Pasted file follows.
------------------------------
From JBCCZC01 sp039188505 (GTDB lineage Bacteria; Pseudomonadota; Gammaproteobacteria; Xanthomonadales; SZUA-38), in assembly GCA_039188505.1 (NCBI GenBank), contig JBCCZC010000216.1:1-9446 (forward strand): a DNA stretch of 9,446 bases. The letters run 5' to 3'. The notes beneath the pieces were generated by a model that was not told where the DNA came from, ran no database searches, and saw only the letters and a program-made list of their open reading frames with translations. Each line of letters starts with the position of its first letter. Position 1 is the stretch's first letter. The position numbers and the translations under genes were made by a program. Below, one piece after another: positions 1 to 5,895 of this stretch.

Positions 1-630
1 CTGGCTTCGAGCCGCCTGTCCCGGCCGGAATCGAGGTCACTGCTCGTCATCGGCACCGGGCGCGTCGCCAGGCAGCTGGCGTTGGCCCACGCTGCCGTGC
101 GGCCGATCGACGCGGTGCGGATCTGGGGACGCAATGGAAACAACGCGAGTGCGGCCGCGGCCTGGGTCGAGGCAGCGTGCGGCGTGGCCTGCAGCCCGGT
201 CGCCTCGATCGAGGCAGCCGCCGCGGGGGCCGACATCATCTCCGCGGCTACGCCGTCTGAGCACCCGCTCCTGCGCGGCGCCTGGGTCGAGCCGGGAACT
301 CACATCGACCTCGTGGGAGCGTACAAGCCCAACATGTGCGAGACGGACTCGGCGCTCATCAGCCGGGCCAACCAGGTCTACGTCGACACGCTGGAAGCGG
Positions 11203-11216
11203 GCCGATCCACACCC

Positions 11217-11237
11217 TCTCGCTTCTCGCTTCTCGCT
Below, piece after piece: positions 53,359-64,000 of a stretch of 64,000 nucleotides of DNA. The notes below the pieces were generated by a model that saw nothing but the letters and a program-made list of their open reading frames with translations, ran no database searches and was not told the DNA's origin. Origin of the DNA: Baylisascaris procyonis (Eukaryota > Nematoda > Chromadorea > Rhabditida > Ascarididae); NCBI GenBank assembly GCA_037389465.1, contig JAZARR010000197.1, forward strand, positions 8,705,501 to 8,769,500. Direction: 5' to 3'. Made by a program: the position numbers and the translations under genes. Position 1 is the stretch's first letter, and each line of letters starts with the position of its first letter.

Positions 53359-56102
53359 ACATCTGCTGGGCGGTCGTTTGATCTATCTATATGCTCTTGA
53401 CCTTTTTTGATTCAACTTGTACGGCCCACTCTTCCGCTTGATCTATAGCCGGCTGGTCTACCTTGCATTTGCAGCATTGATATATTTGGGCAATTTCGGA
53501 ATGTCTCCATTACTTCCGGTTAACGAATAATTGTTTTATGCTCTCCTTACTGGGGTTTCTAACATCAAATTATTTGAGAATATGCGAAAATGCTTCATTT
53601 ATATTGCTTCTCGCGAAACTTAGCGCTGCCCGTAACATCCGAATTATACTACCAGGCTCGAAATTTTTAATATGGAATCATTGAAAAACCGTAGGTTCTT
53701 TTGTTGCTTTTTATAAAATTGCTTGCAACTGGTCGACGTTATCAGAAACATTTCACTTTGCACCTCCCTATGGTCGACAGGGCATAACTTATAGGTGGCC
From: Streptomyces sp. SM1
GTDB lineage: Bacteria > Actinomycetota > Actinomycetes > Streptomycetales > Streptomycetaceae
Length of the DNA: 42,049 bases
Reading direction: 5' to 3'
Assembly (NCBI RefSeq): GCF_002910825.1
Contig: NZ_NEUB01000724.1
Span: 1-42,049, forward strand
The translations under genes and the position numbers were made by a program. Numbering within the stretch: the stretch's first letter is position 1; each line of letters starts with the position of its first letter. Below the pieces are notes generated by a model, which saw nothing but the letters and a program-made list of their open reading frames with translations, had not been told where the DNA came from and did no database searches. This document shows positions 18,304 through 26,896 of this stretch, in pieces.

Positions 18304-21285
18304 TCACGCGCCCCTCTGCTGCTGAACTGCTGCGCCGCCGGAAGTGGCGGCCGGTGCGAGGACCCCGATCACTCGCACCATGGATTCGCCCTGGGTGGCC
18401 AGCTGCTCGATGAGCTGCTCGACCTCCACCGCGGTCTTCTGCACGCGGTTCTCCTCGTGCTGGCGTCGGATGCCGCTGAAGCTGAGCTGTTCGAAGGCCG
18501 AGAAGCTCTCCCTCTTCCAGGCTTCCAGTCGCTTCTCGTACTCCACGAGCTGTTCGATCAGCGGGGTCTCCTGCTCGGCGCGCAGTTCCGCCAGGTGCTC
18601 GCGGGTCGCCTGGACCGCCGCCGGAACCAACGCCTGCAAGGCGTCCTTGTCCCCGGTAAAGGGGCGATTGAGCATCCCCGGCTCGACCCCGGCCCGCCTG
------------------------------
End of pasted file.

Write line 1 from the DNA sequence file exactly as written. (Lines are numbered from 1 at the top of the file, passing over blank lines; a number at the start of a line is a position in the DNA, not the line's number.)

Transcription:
From JBCCZC01 sp039188505 (GTDB lineage Bacteria; Pseudomonadota; Gammaproteobacteria; Xanthomonadales; SZUA-38), in assembly GCA_039188505.1 (NCBI GenBank), contig JBCCZC010000216.1:1-9446 (forward strand): a DNA stretch of 9,446 bases. The letters run 5' to 3'. The notes beneath the pieces were generated by a model that was not told where the DNA came from, ran no database searches, and saw only the letters and a program-made list of their open reading frames with translations. Each line of letters starts with the position of its first letter. Position 1 is the stretch's first letter. The position numbers and the translations under genes were made by a program. Below, one piece after another: positions 1 to 5,895 of this stretch.